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How EMS can improve community health

Each of the social determinants has evidence-based goals and objectives established for communities to use in the development of local health improvement strategies. At the community level, community health needs assessments (CHNAs) are undertaken by the local municipality or county, a health improvement coalition, a local hospital system or other collaboration of healthcare organizations.

At the state level, a State Health Assessment (SHA) and a State Health Improvement Plan (SHIP) provide the overall health status and the goals and objectives for the state. Regional EMS councils and state EMS professional associations can participate in their development and implementation to ensure community EMS assets and resources can be mobilized to address population health improvement.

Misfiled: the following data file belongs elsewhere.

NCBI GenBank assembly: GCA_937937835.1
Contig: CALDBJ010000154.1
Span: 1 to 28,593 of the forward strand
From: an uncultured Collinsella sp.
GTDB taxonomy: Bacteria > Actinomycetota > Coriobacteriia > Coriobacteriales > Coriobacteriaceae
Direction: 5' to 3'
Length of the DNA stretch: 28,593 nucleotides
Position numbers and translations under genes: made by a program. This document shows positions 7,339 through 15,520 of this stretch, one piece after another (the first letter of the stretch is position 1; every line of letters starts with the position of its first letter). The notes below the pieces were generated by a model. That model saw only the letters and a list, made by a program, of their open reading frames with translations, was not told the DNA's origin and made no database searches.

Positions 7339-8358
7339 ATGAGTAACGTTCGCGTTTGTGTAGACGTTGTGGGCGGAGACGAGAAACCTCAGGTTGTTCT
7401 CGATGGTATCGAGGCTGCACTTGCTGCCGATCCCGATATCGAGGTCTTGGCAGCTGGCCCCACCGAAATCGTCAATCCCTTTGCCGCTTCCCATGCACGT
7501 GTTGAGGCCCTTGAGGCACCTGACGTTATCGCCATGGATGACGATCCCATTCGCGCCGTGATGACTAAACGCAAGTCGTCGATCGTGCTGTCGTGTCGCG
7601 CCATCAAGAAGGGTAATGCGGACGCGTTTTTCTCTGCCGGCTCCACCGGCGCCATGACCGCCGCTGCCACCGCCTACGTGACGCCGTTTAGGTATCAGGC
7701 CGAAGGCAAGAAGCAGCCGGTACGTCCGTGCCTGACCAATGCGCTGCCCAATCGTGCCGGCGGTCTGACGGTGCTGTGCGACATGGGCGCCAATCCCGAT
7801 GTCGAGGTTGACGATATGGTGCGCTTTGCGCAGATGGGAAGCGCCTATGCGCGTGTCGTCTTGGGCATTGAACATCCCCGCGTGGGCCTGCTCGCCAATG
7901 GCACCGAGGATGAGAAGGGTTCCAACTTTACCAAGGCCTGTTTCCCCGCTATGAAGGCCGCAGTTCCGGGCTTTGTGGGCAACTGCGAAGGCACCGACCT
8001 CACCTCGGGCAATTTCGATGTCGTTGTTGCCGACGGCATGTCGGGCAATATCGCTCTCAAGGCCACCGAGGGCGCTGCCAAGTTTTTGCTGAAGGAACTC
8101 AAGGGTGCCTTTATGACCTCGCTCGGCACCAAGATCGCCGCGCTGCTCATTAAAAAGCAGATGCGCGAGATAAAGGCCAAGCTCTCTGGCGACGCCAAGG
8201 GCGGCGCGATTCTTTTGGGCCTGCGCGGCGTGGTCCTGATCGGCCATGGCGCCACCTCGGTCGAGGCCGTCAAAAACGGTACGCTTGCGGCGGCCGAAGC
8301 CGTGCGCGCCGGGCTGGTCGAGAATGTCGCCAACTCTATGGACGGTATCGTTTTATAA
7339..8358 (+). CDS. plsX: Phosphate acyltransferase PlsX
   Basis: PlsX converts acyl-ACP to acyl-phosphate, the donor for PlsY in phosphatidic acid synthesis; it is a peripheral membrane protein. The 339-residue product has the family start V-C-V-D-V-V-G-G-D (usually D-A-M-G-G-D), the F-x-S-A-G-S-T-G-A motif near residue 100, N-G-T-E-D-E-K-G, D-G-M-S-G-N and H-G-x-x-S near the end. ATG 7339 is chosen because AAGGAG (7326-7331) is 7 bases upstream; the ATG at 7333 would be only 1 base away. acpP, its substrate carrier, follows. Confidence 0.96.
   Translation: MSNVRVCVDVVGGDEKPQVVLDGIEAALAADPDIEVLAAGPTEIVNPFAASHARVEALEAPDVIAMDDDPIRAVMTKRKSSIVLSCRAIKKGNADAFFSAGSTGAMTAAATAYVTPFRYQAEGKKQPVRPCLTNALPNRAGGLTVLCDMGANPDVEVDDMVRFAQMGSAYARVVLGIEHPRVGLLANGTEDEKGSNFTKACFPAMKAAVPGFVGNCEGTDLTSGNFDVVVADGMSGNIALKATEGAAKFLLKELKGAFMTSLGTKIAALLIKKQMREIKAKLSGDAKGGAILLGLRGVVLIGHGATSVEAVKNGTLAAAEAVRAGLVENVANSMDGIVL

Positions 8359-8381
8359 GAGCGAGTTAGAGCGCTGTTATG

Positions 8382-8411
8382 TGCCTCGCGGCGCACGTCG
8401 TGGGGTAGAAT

These assessments provide the basis on which health improvement plans at the community and state level are developed to implement health improvement strategies. Support for communities and states in developing their health assessments and health improvement plans is provided by the National Association of County and City Health Officials. The Public Health Accreditation Board provides the standards for health assessments and health improvement plans in Domain 1 and Domain 5 respectively.